A live Civil War explosive was found in Georgia. Does it need to be destroyed?
Special To The Washington Post March 11, 2022
Police in Cobb County, Ga., are planning to destroy a live Civil War artillery round found at Kennesaw Mountain National Battlefield Park last month. But do they really need to?
Civil War collectors and munitions experts are saying detonating the artifact to neutralize it will unnecessarily obliterate a piece of history. Live shells of this nature are easily defused and rendered safe by soaking them in water.
“Oh, you can get hurt by this thing - if you drop it on your foot,” remarked Jack Melton, publisher of the Artilleryman Magazine, a specialty publication about Civil War cannons and shells. “A propane tank in the back of your car would cause more damage.”
The live round was discovered by archaeologists at Kennesaw Mountain, the scene of a major Civil War battle in 1864. Located near Marietta, Ga., this hallowed ground is where Maj. Gen. William Tecumseh Sherman of the Union Army charged into Confederate forces headed by Gen. Joseph E. Johnston during Sherman’s famous March to the Sea. Kennesaw Mountain was a tactical defeat for the North but also a strategic loss for the South, which could not prevent Sherman from reaching Atlanta.
On Feb. 28, a survey crew was mapping a new hiking trail when it unearthed the live round in about 10 inches of dirt. Using metal detectors, the team found what was identified as a 10-pound Parrott shell - a kind of ordnance typically used by Union artillery during the Civil War.
According to a Facebook post by the Southeast Archaeological Center, the “intact” round had “a percussion fuse that did not ignite when it hit the ground.”
The bomb squad from the Cobb County Police Department was contacted. The squad removed the explosive to a bunker and planned to “counter charge the cannon shell” to make it harmless, according to a post on its Facebook page. That action would likely destroy the round, which is nearly 160 years old.
The reaction on social media - or on the small corner of it that concerns itself with Civil War-era munitions - was swift and fierce. “What a waste of a perfectly good historical artifact,” responded the Depths of History Facebook page, which is managed by a user called “Britain,” who claims to be a “treasure hunter, scuba diver, metal detectorist.” “Any historian would know that these items can be defused, preserved and put on display. It’s time to preserve history instead of destroying it.” Britain also shared a link to a YouTube video showing an identical shell being defused by an expert.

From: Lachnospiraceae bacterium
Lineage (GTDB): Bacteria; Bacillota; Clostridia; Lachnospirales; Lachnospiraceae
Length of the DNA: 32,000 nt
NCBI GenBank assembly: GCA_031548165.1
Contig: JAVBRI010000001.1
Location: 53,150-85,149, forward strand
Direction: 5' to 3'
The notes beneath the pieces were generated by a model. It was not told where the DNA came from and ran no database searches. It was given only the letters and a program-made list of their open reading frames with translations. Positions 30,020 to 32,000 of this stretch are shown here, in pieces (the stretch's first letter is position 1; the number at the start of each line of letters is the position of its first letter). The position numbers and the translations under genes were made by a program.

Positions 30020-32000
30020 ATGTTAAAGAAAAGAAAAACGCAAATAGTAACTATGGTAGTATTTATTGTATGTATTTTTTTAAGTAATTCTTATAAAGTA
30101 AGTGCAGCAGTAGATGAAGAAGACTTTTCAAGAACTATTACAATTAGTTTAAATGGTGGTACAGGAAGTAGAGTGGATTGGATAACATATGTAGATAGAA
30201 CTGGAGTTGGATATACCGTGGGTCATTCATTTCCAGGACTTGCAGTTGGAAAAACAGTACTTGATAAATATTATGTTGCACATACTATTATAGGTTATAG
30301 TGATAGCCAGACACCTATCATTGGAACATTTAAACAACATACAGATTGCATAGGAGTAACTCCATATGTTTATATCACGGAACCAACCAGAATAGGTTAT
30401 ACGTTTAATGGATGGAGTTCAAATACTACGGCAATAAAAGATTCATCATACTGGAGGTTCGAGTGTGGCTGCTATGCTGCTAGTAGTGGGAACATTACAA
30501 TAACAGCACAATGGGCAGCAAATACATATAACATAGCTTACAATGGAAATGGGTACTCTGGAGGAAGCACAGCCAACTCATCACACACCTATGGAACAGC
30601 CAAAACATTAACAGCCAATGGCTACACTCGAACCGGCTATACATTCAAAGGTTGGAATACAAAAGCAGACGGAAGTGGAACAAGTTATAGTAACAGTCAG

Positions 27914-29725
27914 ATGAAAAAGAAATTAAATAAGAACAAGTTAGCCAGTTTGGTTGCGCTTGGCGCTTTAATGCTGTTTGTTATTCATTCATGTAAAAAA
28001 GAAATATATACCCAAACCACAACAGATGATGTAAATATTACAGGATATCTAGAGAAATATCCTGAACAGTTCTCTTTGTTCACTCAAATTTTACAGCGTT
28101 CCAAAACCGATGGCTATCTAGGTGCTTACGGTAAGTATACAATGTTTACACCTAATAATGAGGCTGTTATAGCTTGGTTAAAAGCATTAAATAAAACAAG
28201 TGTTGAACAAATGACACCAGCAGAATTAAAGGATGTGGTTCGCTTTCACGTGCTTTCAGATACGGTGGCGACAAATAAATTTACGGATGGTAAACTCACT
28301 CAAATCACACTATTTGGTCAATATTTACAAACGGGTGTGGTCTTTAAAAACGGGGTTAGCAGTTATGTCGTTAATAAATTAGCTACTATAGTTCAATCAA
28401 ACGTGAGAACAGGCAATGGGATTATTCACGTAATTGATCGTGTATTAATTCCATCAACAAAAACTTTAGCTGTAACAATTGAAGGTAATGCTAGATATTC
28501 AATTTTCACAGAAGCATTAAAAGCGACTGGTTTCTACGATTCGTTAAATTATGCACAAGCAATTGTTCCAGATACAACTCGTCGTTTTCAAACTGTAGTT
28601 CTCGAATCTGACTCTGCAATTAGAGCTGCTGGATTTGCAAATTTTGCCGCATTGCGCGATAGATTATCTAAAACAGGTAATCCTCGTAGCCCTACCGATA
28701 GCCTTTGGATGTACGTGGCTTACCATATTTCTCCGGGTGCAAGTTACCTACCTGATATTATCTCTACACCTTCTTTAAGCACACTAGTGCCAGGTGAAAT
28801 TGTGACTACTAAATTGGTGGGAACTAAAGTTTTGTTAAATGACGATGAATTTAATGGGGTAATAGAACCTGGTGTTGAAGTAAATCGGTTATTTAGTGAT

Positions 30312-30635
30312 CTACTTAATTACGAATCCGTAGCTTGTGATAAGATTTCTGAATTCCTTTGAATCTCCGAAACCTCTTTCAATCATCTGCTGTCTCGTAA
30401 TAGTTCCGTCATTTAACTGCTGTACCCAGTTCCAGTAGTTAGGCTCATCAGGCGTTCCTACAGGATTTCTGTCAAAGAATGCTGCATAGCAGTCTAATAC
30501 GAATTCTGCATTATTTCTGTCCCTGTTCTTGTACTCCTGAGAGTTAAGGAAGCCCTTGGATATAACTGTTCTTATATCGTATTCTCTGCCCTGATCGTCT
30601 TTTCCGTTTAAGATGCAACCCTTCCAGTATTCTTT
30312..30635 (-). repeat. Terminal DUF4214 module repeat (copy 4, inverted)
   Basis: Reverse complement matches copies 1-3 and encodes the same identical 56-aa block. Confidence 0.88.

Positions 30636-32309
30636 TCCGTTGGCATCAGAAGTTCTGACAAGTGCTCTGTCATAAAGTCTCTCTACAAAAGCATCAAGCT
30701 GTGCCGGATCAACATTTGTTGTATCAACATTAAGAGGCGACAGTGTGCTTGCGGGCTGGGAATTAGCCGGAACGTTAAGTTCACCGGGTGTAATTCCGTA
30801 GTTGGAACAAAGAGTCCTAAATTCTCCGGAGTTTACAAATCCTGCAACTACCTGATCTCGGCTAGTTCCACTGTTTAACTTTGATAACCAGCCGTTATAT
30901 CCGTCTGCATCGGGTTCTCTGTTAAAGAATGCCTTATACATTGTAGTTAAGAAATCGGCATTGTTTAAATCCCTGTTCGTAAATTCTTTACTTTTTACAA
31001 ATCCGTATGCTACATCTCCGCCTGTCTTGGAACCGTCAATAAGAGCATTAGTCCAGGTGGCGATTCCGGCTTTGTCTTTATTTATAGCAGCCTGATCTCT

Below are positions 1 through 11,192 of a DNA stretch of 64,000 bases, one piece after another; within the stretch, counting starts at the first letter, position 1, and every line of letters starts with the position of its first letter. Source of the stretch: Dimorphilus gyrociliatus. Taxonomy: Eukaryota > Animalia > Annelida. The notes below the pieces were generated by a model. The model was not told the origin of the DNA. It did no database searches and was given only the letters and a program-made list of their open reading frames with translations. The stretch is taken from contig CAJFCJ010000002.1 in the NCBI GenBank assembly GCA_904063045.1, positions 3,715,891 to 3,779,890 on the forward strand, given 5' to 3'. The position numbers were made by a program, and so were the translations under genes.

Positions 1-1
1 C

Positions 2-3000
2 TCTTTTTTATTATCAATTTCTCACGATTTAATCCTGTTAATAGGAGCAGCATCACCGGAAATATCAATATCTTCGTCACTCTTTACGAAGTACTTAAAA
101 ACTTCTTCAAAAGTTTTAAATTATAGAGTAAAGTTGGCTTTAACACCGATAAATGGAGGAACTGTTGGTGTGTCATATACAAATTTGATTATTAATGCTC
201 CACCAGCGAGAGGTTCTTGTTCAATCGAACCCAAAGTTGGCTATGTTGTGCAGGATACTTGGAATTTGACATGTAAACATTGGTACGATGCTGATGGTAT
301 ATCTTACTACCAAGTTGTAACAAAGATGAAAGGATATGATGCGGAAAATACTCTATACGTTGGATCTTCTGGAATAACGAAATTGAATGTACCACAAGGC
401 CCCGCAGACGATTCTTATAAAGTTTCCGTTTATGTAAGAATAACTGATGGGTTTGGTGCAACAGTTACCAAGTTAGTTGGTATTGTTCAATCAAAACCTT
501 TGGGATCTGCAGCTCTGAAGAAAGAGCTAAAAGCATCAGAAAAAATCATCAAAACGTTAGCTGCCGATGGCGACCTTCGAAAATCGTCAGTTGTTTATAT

The Cobb police countered on Facebook that “the bomb squad stated that they would love nothing more than to preserve this piece of history, however there is no way to safely render it without counter charging it.”
Not so, said Melton, who also produces the Civil War News and Military Antique Collector for Historical Publications in Charleston, S.C. All the bomb squad needs to do, he said, is put the round in a bucket of water.
“These shells used paper fuses and black powder, which is not unstable,” he said in an interview. “Black powder becomes inert when it gets wet. Given that it was found 10 inches below the surface, it probably already is inactive. I’m sure it got wet from rainwater more than a few times in the past 157 years.”
Over the course of his lifetime, Melton said he has disarmed about 1,400 similar shells. The Civil War artillery enthusiast claimed it is a simple process of submerging the unexploded ordnance in water.
“Once it has been soaked, you can carry the shell around and nothing will happen,” he said. “When black powder gets wet, that’s it. You can take out the detonator and remove the main charge, which probably included case shot, a kind of antipersonnel round.”
According to the Marietta Daily Journal, the shell was probably fired by a Union battery commanded by Capt. Francis DeGress of the 1st Illinois Light Artillery. The unit included four Parrott cannons, a rifled artillery weapon invented by Capt. Robert Parker Parrott of the U.S. Army in 1860.
Unlike round cannonballs, Parrott projectiles are shaped more like modern artillery shells, with a long body and conical front piece. The shells featured explosive charges with paper fuses that burned at specific rates for different ranges. Because of the rifled barrels, Parrott cannons could fire shells farther and with greater accuracy that smoothbore cannons.
Melton hopes the bomb squad at the Cobb County Police Department will rethink its decision to blow up the historical artifact. He even is offering the services of a volunteer expert who is willing to defuse the live round at no charge.
“I have a friend who lives five minutes from Kennesaw Mountain,” he said. “He has done this a thousand times and said he would do it for free for the police. Like me, he wants to see this shell be displayed in a museum at the park.”
The Cobb County Police Department did not respond to several phone calls and emails.